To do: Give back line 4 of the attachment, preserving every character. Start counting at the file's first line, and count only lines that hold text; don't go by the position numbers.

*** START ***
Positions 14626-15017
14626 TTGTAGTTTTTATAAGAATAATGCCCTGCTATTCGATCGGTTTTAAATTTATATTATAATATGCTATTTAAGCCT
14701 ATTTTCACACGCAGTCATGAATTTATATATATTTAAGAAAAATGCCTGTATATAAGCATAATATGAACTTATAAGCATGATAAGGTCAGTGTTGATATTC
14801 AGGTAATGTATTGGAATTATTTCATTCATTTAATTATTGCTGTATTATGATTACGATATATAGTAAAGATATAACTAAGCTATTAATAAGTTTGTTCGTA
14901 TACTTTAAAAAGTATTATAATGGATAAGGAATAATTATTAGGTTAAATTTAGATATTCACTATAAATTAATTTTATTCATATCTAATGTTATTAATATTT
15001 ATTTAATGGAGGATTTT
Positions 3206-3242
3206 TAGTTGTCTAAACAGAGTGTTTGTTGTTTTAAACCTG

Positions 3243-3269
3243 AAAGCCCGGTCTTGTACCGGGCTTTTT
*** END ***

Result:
14801 AGGTAATGTATTGGAATTATTTCATTCATTTAATTATTGCTGTATTATGATTACGATATATAGTAAAGATATAACTAAGCTATTAATAAGTTTGTTCGTA